Another tough category, but whilst animation fans will love The Adventures of Tintin, film fans will admire The History of the Title Sequence and historians will relish the Gettysburg Address. It’s the epic work of director Mischa Rozema and graphic designer Si Scott, creating a dystopian vision of the future for Year Zero – OFFF Barcelona 2011 Main Titles that seems most likely to get this award.
Fashion films have become an ever increasing part of our coverage in here on DN so the diversity of the Fashion category has warmed our hearts greatly. Whether it’s the dress explosions of Experiment No.9 ‘Dynamic Blooms, the groundhog dayesque progression of La Prochaine Fois or the stamp, tap skills displayed in Step, Clap, Go!, we’ve taken this category of films to our hearts. But who could refuse chooseing the girl you can’t live with but also can’t live without of Mulberry ‘Skirt’` for your favourite in the Fashion category?
The Series category is the only one that gave us extended time with the stories of the final four finalist. So we were emotionally invested in the life struggle of Often Awesome The Series, thrilled by the visual spectacle of Joerg Daiber’s Little Big World and fell into the random events in M E M O R Y B O X , but we ultimately learn towards dreams given visual form in Dreamstates as our favourite in this category.
This was a tough call as we’ve been long time fans of the work California Is A Place has put out over the last few years, Temujin Doran is one of our favourite working directors at the moment. The story of the chess playing lead in Odysseus’ Gambit gave us pause for the difficulties of life, but Andrew Hinton’s exposition free documentary Amar best transported us into the life of it’s protagonist through onscreen action.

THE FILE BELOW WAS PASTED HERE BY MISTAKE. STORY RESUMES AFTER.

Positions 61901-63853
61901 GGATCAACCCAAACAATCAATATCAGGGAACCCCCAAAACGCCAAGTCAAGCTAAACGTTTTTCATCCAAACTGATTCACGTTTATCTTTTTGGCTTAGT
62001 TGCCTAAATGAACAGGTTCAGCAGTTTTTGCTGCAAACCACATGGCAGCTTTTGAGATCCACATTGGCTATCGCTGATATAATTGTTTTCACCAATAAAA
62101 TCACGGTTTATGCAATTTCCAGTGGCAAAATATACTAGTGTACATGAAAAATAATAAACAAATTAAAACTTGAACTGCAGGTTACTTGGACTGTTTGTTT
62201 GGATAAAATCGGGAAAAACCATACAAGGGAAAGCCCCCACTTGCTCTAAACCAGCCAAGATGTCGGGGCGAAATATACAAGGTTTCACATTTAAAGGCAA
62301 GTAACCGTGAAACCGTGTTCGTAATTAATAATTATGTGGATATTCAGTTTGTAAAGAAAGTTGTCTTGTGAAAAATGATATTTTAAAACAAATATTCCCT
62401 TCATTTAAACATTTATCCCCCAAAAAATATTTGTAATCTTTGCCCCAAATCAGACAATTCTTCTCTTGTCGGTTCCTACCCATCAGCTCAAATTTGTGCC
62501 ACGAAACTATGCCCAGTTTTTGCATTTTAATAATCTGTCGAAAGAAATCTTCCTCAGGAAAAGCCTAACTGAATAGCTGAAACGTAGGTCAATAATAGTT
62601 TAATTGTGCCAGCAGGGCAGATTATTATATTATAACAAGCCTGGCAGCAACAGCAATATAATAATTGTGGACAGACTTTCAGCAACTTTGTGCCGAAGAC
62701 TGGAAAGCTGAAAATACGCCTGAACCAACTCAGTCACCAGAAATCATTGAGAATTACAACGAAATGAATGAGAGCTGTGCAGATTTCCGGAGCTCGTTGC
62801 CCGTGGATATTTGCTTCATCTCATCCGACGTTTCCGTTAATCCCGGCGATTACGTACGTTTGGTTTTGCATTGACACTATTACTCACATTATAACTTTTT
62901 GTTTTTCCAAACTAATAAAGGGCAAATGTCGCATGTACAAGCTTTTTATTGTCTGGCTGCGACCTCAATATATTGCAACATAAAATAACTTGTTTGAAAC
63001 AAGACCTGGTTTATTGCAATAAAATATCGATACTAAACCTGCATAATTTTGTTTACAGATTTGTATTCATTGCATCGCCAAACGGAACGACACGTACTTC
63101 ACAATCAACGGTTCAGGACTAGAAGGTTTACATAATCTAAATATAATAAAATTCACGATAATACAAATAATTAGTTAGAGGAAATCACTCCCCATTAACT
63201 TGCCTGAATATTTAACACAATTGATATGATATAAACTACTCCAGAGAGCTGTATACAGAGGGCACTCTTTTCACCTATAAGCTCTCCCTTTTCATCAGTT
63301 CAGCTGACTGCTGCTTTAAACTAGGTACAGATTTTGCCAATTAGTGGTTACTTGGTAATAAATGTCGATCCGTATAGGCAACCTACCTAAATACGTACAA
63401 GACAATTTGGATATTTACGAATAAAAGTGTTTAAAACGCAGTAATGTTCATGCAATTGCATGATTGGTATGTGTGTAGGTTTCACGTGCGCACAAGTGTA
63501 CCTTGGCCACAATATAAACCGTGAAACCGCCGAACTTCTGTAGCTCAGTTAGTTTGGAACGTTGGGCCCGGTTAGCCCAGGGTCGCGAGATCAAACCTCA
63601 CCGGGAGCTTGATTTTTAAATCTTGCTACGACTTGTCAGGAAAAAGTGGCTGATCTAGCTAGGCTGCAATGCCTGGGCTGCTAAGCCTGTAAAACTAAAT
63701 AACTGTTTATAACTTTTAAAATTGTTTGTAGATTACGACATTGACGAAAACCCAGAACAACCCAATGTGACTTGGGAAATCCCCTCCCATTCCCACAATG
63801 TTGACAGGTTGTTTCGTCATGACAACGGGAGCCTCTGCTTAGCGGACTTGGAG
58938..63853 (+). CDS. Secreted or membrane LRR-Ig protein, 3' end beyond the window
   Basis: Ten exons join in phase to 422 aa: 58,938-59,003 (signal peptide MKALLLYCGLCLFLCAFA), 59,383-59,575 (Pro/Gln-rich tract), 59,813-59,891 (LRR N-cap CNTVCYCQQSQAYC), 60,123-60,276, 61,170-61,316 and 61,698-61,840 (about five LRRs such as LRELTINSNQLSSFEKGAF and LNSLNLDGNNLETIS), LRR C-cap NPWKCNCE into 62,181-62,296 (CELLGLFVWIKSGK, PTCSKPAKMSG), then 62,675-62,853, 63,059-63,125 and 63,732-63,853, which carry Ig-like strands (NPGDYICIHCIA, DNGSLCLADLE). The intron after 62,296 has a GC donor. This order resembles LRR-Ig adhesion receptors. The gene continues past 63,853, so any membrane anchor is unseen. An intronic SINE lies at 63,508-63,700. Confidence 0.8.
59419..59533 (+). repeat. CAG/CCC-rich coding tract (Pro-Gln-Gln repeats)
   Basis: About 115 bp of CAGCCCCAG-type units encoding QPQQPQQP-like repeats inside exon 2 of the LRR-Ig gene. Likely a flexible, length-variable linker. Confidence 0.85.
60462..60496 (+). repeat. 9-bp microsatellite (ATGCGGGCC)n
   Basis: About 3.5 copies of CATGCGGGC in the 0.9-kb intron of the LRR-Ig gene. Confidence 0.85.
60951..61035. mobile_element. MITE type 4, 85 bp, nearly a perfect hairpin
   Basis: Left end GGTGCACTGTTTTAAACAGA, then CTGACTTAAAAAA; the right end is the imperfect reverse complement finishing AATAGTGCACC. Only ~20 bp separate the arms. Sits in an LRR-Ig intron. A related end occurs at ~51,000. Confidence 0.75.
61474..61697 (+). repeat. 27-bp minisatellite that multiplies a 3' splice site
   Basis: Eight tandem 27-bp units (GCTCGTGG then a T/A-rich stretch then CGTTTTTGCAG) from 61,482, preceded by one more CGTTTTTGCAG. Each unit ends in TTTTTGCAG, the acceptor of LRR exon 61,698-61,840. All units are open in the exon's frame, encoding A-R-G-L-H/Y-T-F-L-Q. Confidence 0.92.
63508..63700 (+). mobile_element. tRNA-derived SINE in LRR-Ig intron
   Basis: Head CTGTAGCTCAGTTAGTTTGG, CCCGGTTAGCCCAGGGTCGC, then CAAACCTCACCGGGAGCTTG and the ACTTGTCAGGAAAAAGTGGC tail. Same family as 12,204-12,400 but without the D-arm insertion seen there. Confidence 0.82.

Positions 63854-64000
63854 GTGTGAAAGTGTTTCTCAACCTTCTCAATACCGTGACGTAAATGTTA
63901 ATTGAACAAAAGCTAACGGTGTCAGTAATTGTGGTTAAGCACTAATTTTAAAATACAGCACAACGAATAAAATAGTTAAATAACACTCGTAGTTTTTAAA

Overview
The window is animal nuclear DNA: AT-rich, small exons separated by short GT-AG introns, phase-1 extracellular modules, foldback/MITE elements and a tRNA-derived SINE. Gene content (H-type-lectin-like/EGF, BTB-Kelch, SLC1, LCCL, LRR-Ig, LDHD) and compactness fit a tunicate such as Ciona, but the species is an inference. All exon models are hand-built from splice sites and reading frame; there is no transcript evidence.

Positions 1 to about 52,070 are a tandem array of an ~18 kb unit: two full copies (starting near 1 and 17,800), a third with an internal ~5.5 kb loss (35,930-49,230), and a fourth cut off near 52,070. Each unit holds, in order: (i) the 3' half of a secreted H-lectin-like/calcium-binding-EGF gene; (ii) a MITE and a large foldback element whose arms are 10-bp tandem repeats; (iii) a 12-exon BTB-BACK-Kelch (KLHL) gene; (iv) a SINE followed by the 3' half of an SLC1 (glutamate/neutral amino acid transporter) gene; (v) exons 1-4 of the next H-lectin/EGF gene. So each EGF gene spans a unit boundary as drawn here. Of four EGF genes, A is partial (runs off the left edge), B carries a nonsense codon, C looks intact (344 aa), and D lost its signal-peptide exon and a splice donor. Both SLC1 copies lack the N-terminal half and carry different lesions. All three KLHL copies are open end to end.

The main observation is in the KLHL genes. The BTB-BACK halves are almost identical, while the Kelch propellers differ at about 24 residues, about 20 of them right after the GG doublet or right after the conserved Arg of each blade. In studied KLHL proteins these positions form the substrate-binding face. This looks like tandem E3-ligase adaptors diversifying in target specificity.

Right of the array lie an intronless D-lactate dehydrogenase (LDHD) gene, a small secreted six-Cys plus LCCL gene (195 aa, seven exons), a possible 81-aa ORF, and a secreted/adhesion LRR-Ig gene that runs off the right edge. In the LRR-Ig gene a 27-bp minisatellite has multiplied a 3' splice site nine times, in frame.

Possibly the most diverse range of films the Narrative category had us time travelling with a ham sandwich, spying on a lone girl where she most felt safe and righting wrongs with a four legged friend. However, the plight of BLINKEY, the robot that just wants to please is the one that took us on the greatest emotional narrative ride.
Even though we’re huge fans of Everynone’s work here at DN, we’re going to throw our support behind Michael König celestial short Earth to be victorious in the Lyrical category. Earth is a truly out of this world experience and the breathtaking imagery on show in König’s film means it is likely the other 3 entries will be left in this powerful short’s orbit.
Showing us what we missed because we weren’t there is what the Captured category is all about. So whether it’s wifi light painting, video painting with electronic rollers or a recording of a light sculpture. we got to see events that happened in our absence. Joy of the Box’s Quad Time though is the film that most put our now into the then and so is our pick.
MarBelle has a strange compulsion to watch as many films as he can get his hands on and find jobs that give him a legitimate excuse to drill filmmakers about their work. Directors Notes is the latest incarnation of this disorder and so much cheaper than film school. Twitter: @MarBelle